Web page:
Sunday, August 26, 2012

Power On, Power Off, Don't Worry It Will All Make Sense

Sometime opportunities come about because you are in a certain moment in time that demands your willingness to say yes. Recognizing those precious moments is the key to forward motion in the endeavor of anything that stirs our passion.  This week I had such an event and my head is still reliving each and every second.  So much happened in these few days that  I'm going to hope that the bushes will remind me of the things forgotten.

What leads to these moments can be direct or some what indirect in nature.  In my case it was very direct.  I have been studying for a crack at the Federation of Fly Fishers Two Hand Casting Certification.  Being on the East Coast, and achieving this goal is made difficult by sheer location.  We are infants in this fine art in comparison to the West Coast steelheaders and European seekers of Salar.   There are but a few Masters to call on for mentoring help.  One of those people is Jim Valle from Wall, New Jersey.  He is the closest THCI Master to my home at 350 miles distance.    I made contact with Jim a number of months ago to ask his assistance to learn how to be a proficient two hand caster and also to teach me what it takes to join the other sixty eight certified Spey casters from around the world.

Jim's teacher was Al Buhr from Oregon.  The all knowing, all seeing, Guru of West Coast style Modern Two Hand Casting.  Al was coming East, the two were giving a three day clinic and I replied to Jim's invitation between the skipped beat of my heart that I would attend.

Let me give you just a bit of background about Jim Valle.  Jim is originally from Paramus New Jersey, a tour in Viet Nam and a trip to the West Coast after service is where he met Al.  Jim started to take the two hand style that he learned and apply it to salt water surf casting.  Being able to clear three wave sets using the out going under tow as anchor is a clear advantage to the fly caster from the beach.  Add to that the use of Skagit style lines and being able to throw four inch long Bunker is something very unique to the two hand world.  To me, the most creative of our kind are the ones that have the ability to make the same tool do two different jobs.  To Jim Valle it flows as if natural.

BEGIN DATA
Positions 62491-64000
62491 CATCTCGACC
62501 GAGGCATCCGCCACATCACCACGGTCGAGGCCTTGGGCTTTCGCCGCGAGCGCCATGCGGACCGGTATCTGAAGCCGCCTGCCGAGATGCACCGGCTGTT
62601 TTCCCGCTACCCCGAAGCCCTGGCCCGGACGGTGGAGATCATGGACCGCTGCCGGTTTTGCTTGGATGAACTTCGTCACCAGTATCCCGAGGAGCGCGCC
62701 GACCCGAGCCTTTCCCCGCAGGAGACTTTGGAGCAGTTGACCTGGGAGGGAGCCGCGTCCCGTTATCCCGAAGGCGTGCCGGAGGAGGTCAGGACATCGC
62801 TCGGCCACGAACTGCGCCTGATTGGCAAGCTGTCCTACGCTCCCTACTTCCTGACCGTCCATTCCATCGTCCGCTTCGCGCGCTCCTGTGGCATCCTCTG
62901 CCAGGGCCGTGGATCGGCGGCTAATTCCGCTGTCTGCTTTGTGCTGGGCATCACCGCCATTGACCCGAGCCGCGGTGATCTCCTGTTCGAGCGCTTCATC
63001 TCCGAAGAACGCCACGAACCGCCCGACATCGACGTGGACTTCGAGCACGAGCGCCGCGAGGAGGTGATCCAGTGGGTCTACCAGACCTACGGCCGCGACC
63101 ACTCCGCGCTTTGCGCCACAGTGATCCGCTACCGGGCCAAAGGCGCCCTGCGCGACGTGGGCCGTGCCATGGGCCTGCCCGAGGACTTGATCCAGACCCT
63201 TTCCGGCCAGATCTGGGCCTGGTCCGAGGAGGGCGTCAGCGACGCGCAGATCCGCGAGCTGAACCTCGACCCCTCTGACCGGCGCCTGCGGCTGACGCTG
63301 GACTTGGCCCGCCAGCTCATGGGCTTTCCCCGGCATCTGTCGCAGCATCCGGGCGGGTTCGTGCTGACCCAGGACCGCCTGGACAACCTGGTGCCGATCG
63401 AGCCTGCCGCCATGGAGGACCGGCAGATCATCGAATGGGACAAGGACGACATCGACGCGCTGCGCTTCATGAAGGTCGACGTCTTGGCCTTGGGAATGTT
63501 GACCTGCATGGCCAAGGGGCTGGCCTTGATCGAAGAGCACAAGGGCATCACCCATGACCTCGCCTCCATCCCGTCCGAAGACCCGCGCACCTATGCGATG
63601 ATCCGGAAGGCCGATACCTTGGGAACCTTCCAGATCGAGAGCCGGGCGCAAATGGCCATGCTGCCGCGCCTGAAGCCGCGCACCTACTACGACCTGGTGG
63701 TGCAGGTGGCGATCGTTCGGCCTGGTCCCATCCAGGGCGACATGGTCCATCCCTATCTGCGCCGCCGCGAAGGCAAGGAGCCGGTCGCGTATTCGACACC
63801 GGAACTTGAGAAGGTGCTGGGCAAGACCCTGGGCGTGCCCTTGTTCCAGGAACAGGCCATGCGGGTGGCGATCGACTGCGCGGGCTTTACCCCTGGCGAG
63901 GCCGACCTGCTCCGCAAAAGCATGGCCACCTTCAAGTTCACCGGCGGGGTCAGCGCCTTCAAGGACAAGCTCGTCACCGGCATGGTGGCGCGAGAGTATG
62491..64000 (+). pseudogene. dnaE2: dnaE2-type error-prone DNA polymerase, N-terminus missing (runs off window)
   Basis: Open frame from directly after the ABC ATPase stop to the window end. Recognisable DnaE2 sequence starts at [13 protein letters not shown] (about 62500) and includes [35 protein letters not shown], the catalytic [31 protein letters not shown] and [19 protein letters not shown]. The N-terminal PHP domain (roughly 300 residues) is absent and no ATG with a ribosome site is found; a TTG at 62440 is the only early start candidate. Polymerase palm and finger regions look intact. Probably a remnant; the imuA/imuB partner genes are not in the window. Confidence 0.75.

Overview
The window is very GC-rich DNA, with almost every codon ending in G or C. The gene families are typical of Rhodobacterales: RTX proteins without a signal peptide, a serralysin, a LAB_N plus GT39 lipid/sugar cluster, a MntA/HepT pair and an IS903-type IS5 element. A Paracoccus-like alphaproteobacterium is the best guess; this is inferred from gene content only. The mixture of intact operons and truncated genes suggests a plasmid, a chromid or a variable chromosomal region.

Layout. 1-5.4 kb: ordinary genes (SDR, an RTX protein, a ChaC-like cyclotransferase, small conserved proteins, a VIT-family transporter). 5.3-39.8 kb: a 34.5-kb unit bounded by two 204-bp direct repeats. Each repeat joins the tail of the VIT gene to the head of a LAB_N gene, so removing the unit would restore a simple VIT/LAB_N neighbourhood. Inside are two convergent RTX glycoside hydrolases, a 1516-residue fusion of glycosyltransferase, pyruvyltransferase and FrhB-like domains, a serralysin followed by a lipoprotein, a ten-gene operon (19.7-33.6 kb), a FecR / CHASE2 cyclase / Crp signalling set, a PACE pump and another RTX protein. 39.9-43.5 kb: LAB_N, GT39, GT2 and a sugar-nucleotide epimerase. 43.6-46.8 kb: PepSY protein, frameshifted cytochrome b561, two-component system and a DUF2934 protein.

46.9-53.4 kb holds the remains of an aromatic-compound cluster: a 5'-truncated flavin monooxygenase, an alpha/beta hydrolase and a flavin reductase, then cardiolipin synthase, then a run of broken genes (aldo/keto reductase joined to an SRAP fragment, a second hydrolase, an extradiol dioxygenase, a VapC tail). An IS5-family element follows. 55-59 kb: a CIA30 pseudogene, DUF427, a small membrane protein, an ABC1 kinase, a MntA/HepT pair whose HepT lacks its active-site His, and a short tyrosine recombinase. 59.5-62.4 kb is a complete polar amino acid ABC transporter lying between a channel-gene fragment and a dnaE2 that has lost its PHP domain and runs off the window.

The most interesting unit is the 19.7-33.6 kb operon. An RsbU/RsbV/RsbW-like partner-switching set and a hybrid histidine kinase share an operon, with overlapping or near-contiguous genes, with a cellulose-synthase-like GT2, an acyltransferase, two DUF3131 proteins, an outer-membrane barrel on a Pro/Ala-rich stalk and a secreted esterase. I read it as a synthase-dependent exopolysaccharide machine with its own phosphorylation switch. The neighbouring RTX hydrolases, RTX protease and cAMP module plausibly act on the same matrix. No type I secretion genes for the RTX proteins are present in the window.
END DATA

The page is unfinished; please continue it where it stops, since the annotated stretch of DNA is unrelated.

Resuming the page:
What Simon Gawesworth is to Atlantic Salmon long belly angling Al Buhr is to finding every steelhead in the river.  Each hiding place will be explored by use of shooting lines and tips and poly leaders of every size and configuration.  Al takes the flat world of single hand casting and offers a very round and fluid technology to the two hand rod.  Motion never stops but is powered up and down as we make each movement with a deliberate tempo.  He believes that the perfect cast is the one that puts his fly in the water more times per day than any other.  He gave me a way to see each cast as a sum of its parts that can be analyzed as if each could take a year.  Like a Tai Chi master slowly performs their deadly moves, so have I learned to move my casting style in such a way.  Liiffffttt, with a grunting skewed face directly into the sweep, removing power at just the right moment with the correct tempo to command our fly to be in that one inch square anchor location required for perfection.  Understanding that the line always follows the tip of the rod  and how the relationship between power and removal of power is the key factor to a quality two hand cast.  I have the determination and knowledge that if I want to change my path all I need is to do so.

As we worked through hand position and transformation of rod to line to fly it became clear that I had entered a new zone of understanding.  I was becoming a better caster by the moment as I did all I could to digest each sermon and fulfill each task with a slow and deliberate dance with my line.  I must have looked a bit foolish as I over exaggerated the rod path while making Bruce Lee sounds.